Environmental Considerations in the City of Berkeley & UC Berkeley Campus

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Your 1st Page:

Aaron’s presentation (and Todd too) highlighted significant environmental factors influencing and shaping the built environment in Berkeley. For example: zoning; building heights; open views; sustainability; downtown development; ride sharing; how some projects of economic values can be justified despite their environmental impacts; (A) to (F) continuum of traffic/movement flow; . . . and urban management. In one page, (i) pick two of the of the most significant factors in your views and provide a critical overview on what you like or dislike about them, (ii) can they contradict the social and ecological values discussed in earlier classes, and (iii) what recommendations you may suggest to the city improve that.

__10_UCB_LRDP-CRP class

Your 2nd Page,

As a metaphor, Todd presented how the UC Berkeley is similar to Texas or DC. Aaron’s elaborated on that too. Explain how the campus planning overlap with the surrounding out-of-campus built environment. Elaborate on how the UC-Berkeley investment can have an impact on the downtown. Lastly, give one suggestion to improve this relationship.

#Env_Plan

In addition to the readings, the presentations can be found here:

8 thoughts on “Environmental Considerations in the City of Berkeley & UC Berkeley Campus

  1. There are many interesting environmental factors that influence and shape the built environment in Berkeley and on the UC Berkeley campus.Two of the most significant influences are transportation and zoning. I am specifically interested in both of these influences after living in and working for Austin, Texas, where the city is growing rapidly and struggling to keep up with the influx of people and cars.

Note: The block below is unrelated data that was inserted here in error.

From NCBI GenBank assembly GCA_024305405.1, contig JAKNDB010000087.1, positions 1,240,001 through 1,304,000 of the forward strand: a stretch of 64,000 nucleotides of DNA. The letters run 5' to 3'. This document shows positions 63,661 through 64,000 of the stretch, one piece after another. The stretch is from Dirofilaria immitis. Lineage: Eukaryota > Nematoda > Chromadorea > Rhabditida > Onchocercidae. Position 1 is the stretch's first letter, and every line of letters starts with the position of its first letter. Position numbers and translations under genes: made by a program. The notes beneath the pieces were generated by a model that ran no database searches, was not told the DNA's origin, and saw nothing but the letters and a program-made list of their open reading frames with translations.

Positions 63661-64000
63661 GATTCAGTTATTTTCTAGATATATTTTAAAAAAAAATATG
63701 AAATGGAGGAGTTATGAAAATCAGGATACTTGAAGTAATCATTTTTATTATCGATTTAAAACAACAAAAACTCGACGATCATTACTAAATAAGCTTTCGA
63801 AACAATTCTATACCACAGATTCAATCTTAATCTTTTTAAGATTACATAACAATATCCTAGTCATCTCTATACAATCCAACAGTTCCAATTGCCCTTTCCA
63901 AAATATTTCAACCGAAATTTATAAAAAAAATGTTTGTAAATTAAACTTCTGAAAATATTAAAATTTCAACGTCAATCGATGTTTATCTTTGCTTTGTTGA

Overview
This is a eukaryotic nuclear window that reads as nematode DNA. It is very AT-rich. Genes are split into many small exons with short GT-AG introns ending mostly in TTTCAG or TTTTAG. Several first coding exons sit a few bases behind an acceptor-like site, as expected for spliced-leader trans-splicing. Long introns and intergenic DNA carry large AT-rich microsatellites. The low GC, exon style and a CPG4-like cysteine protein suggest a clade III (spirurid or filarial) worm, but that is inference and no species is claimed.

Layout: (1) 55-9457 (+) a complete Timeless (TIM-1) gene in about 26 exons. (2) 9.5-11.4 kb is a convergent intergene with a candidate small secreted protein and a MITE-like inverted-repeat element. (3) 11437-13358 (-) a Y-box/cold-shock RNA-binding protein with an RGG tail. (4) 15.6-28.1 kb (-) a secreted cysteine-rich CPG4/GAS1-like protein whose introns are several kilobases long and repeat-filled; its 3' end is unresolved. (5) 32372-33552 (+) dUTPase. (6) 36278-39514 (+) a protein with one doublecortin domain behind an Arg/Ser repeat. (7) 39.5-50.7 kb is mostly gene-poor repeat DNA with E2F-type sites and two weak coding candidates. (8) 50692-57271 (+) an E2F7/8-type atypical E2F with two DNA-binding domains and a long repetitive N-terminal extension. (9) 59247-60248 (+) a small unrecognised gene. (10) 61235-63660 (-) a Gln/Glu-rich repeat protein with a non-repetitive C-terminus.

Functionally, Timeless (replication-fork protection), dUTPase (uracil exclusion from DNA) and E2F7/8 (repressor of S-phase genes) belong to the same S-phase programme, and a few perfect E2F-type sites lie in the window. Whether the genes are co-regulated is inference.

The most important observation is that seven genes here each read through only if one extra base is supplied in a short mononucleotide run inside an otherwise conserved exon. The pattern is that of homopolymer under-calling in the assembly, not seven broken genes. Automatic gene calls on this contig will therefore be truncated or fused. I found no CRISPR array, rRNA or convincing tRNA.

Transportation is a huge issue across the United States and especially in dense urban areas such as San Francisco and the East Bay. It was very interesting that Berkeley receives a “D” grade for levels of service at intersections and from what Aaron Sage explained it appears this is the standard grade for most urban areas. This struck me as an important facet to investigate and understand why the status quo is such a low grade. The process used to be that this type of problem would be solved by simply widening the road to add in more lanes for traffic, a mindset we studied and discussed in the urbanization and deforestation readings. Recently, there has been pushback from communities and cities against the car ruling the road and dictating the design of the city. It was refreshing to hear both Aaron Sage and Todd Henry note that cities are now pushing for a shift towards transit use and redesign of cities instead of widening roads.
    It was also interesting to learn about CEQA reform SB375 that allows for streamlined approval process for transit oriented development. This is an important reform for CEQA to better address the current issues that are facing dense urban areas. Aaron Sage mentioned that one of the drawbacks of CEQA is that it can actually deter sustainable or innovative design; law and policy lag behind marketplace demand and transformations.